Secondary Outcome Measures :
  1. Cost-saving of initial nonoperative treatment for early appendicitis [ Time Frame: 1 year ]

    Cost of nonoperative treatment will be calculated as follows: Hospitalization charges (# hospital days - observation) + costs of antibiotics (actual number of doses/days) + outpatient surgery hospital fee (operating room and PACU time) + additional costs associated with unanticipated events (e.g., Emergency room visits after initial discharge).

    Control costs (contemporary data) will consider the following: Hospitalization charges (# hospital days) + intravenous antibiotics (price/dose x number of doses).

Other Outcome Measures:
  1. Utility of initial nonoperative treatment of early appendicitis [ Time Frame: 1 year ]

    Questionnaires given to parents and patients regarding their experience of initial nonoperative treatment and interval appendectomy will be analyzed, and compared with controls and with standard levels in the literature.

    The Pediatric Quality of Life Scale-Version 4.0 (PedsQL) is a reliable and valid 23-item questionnaire that measures child health-related quality of life (QOL) in the preceding month. Items can be recoded from 100 to 0 on 25-point intervals and averaged to produce a total score (α=0.90). The total score is derived from items that assess the child's physical (e.g., problems with low energy or difficulty lifting something heavy), emotional (e.g., feeling afraid, angry, or scared), social (e.g., problems with getting teased or other children not wanting to be friends), and school functioning (e.g., problems paying attention in class or missing school). Higher scores indicate better QOL.

Information from the National Library of Medicine

Choosing to participate in a study is an important personal decision. Talk with your doctor and family members or friends about deciding to join a study. To learn more about this study, you or your doctor may contact the study research staff using the contacts provided below. For general information, Learn About Clinical Studies.

Layout table for eligibility information
Ages Eligible for Study:   5 Years to 18 Years   (Child, Adult)
Sexes Eligible for Study:   All
Accepts Healthy Volunteers:   No

Inclusion Criteria:

  • Maximum 48-hour-history of abdominal pain
  • Diagnosis of acute appendicitis based on clinical, laboratory and/or radiologic criteria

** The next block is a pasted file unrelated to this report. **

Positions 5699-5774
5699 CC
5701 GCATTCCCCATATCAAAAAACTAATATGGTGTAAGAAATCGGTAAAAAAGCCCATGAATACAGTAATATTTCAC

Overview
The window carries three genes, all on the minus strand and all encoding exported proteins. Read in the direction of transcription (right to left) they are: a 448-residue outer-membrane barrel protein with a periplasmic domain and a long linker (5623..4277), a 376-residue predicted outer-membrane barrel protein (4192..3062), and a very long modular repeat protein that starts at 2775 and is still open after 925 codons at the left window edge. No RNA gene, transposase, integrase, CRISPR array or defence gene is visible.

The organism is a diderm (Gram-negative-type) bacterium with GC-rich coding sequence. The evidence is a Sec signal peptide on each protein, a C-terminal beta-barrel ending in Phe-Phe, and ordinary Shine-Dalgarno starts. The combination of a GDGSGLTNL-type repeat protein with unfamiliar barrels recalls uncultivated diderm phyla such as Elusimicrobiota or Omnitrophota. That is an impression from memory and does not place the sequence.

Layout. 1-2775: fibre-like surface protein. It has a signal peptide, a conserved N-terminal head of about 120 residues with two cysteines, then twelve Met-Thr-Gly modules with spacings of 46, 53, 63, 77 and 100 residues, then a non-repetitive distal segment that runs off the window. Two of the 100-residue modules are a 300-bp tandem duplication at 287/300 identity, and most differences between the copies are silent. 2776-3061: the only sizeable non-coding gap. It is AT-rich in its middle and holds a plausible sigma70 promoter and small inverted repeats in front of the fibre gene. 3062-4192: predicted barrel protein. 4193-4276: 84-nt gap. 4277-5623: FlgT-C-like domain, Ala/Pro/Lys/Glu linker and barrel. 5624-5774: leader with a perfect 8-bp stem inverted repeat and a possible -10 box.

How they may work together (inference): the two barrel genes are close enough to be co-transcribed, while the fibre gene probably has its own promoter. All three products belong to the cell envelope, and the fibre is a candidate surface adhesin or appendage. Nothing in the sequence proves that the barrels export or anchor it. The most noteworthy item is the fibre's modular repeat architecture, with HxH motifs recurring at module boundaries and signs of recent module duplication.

Exclusion Criteria:

  • Duration of symptoms > 48 hours
  • Presence of an appendiceal abscess on imaging
  • Clinical or laboratory suspicion of advanced appendicitis, peritonitis or perforation
  • Significant comorbidities
  • Inability or unwillingness to complete a 1-week course of oral antibiotics
  • Allergy to penicillin

Information from the National Library of Medicine

To learn more about this study, you or your doctor may contact the study research staff using the contact information provided by the sponsor.

Please refer to this study by its identifier (NCT number): NCT01697059

Layout table for location information
United States, Rhode Island
Hasbro Children's Hospital (Rhode Island Hospital)
Providence, Rhode Island, United States, 02905
Sponsors and Collaborators
Rhode Island Hospital
Layout table for investigator information
Principal Investigator: Francois I. Luks, MD, PhD Rhode Island Hospital

Layout table for additonal information
Responsible Party: Francois Luks, Francois I. Luks, MD, PhD, Rhode Island Hospital Identifier: NCT01697059     History of Changes
Other Study ID Numbers: RIH408212
First Posted: October 2, 2012    Key Record Dates
Last Update Posted: May 6, 2015
Last Verified: May 2015
Keywords provided by Francois Luks, Rhode Island Hospital:
Additional relevant MeSH terms:
Layout table for MeSH terms
Acute Disease
Intraabdominal Infections
Gastrointestinal Diseases
Digestive System Diseases
Cecal Diseases
Intestinal Diseases
Disease Attributes
Pathologic Processes
Anti-Bacterial Agents
Amoxicillin-Potassium Clavulanate Combination
Anti-Infective Agents
beta-Lactamase Inhibitors
Enzyme Inhibitors
Molecular Mechanisms of Pharmacological Action